OBJECTIVE: To assess the impact of HMO market structure on the formation of physician-hospital strategic alliances from 1993 through 1995. The two trends, managed care and physician-hospital integration have been prominent in reshaping insurance and provider markets over the past decade. STUDY DESIGN: Pooled cross-sectional data from the InterStudy HMO Census and the Annual Survey conducted by the American Hospital Association (AHA) between 1993 and the end of 1995 to examine the effects of HMO penetration and HMO numbers in a market on the formation of hospital-sponsored alliances with physicians. Because prior research has found nonlinear effects of HMOs on a variety of dependent variables, we operationalized HMO market structure two ways: using a Taylor series expansion and cross-classifying quartile distributions of HMO penetration and numbers into 16 dummy indicators. Alliance formation was operationalized using the presence of any alliance model (IPA, PHO, MSO, and foundation) and the sum of the four models present in the hospital. Because managed care and physician-hospital integration are endogenous (e.g., some hospitals also sponsor HMOs), we used an instrumental variables approach to model the determinants of HMO penetration and HMO numbers. These instruments were then used with other predictors of alliance formation: physician supply characteristics, the extent of hospital competition, hospital-level descriptors, population size and demographic characteristics, and indicators for each year. All equations were estimated at the MSA level using mixed linear models and first-difference models. PRINCIPAL FINDINGS: Contrary to conventional wisdom, alliance formation is shaped by the number of HMOs in the market rather than by HMO penetration. This confirms a growing perception that hospital-sponsored alliances with physicians are contracting vehicles for managed care: the greater the number of HMOs to contract with, the greater the development of alliances. The models also show that alliance formation is low in markets where a small number of HMOs have deeply penetrated the market. First-difference models further show that alliance formation is linked to HMO consolidation (drop in the number of HMOs in a market) and hospital downsizing. Alliance formation is not linked to changes in hospital costs, profitability, or market competition with other hospitals. CONCLUSIONS: Hospitals appear to form alliances with physicians for several reasons. Alliances serve to contract with the growing number of HMOs, to pose a countervailing bargaining force of providers in the face of HMO consolidation, and to accompany hospital downsizing and restructuring efforts. IMPLICATIONS FOR POLICY, DELIVERY, OR PRACTICE: Physician-hospital integration is often mentioned as a provider response to increasing cost-containment pressures due to rising managed care penetration. Our findings do not support this view. Alliances appear to serve the hospital's interest in bargaining with managed care plans on a more even basis.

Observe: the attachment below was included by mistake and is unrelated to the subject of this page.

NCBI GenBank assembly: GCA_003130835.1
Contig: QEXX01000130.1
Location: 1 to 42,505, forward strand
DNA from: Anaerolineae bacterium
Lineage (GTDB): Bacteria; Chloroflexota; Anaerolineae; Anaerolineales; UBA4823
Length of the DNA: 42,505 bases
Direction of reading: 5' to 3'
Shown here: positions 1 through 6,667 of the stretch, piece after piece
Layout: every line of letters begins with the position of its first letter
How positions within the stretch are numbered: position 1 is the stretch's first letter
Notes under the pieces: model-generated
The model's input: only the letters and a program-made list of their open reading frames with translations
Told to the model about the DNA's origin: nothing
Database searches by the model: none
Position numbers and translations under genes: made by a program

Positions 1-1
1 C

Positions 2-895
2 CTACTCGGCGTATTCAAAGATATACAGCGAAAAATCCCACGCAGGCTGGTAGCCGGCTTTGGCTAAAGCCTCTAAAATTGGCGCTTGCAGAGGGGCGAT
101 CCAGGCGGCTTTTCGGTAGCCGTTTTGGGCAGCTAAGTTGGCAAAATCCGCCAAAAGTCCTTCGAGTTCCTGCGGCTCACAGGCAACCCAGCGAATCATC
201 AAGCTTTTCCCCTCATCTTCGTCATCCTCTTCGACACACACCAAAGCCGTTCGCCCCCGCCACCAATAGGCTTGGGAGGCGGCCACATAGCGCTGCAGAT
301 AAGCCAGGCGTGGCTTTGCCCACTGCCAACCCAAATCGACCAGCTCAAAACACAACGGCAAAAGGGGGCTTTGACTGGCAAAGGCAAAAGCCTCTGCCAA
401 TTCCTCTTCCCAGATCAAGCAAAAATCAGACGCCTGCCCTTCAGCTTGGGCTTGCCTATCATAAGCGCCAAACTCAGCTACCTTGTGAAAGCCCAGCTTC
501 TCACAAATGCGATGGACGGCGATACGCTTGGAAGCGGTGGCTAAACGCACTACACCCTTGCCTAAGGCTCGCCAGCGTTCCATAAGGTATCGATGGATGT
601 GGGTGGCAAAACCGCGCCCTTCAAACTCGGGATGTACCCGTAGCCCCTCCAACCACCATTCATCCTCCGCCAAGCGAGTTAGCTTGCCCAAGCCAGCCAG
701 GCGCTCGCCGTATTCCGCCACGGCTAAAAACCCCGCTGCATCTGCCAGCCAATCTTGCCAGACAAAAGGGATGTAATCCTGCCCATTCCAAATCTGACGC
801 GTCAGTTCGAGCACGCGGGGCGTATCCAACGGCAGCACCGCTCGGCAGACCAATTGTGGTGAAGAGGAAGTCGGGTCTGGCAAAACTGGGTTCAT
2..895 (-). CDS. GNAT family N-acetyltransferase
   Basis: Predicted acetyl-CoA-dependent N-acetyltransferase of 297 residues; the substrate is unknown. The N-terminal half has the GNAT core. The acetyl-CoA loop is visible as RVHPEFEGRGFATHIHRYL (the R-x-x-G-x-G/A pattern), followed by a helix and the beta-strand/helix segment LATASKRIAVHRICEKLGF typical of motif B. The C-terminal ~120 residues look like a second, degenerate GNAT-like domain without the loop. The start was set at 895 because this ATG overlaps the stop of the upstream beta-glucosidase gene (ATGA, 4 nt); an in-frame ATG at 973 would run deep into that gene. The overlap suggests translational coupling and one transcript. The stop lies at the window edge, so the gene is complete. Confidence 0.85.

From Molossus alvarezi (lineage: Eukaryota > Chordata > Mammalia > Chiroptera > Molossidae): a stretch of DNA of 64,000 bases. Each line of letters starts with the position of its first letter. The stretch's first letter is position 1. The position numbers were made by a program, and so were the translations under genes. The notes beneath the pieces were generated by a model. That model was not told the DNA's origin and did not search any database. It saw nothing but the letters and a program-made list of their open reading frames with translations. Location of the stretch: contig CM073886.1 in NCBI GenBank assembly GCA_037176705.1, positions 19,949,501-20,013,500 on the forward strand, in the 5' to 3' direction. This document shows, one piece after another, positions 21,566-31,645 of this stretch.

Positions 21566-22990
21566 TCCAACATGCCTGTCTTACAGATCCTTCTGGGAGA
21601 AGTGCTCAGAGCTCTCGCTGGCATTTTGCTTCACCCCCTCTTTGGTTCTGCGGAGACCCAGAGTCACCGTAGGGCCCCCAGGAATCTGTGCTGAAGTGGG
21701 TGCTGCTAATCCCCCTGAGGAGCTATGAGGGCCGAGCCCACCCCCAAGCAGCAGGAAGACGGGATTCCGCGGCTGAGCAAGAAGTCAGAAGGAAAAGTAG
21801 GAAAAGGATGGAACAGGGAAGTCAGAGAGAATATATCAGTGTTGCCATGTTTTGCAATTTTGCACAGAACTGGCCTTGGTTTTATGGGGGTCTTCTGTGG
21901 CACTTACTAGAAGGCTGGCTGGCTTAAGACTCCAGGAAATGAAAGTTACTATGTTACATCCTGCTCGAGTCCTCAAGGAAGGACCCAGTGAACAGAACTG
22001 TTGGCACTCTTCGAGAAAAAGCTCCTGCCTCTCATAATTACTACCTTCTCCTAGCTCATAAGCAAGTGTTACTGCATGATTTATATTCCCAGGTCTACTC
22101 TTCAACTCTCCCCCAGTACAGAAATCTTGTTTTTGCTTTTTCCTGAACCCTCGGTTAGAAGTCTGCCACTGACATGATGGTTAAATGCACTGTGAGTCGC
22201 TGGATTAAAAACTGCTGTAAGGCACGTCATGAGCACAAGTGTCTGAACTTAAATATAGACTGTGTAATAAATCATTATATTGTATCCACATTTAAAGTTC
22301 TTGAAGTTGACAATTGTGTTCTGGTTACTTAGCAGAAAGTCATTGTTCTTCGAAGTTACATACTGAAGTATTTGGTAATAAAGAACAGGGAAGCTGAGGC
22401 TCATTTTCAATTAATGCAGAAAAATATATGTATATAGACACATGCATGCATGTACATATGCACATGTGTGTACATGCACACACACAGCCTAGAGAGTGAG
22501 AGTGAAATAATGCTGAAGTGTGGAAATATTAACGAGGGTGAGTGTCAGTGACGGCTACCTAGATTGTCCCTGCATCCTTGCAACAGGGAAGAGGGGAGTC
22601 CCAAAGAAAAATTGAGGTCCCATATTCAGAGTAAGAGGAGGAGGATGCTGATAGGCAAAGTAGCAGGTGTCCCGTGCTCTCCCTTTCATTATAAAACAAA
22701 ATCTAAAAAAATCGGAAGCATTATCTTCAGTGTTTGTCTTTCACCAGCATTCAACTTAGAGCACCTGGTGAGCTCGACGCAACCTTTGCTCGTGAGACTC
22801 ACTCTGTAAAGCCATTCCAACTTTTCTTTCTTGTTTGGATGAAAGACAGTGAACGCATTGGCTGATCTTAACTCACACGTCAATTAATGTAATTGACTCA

PMCID: PMC1089117  PMID: 10778826
23.  Developing a Practical and Sustainable Faculty Development Program With a Focus on Teaching Quality Improvement and Patient Safety: An Alliance for Independent Academic Medical Centers National Initiative III Project 
The Ochsner Journal  2012;12(4):338-343.
Teaching the next generation of physicians requires more than traditional teaching models. The Accreditation Council for Graduate Medical Education's Next Accreditation System places considerable emphasis on developing a learning environment that fosters resident education in quality improvement and patient safety. The goal of this project was to develop a comprehensive and sustainable faculty development program with a focus on teaching quality improvement and patient safety.
A multidisciplinary team representing all stakeholders in graduate medical education developed a validated survey to assess faculty and house officer baseline perceptions of their experience with faculty development opportunities, quality improvement tools and training, and resident participation in quality improvement and patient safety programs at our institution. We then developed a curriculum to address these 3 areas.
Our pilot survey revealed a need for a comprehensive program to teach faculty and residents the art of teaching. Two other areas of need are (1) regular resident participation in quality improvement and patient safety efforts and (2) effective tools for developing skills and habits to analyze practices using quality improvement methods.
Resident and faculty pairs in 17 Ochsner training programs developed and began quality improvement projects while completing the first learning module. Resident and faculty teams also have been working on the patient safety modules and incorporating aspects of patient safety into their individual work environments.
Our team's goal is to develop a sustainable and manageable faculty development program that includes modules addressing quality improvement and patient safety in accordance with Accreditation Council for Graduate Medical Education accreditation requirements.
PMCID: PMC3527861  PMID: 23267260
Faculty development; graduate medical education; performance improvement; quality improvement
24.  Linking a Motivational Interviewing Curriculum to the Chronic Care Model 
Journal of General Internal Medicine  2010;25(Suppl 4):620-626.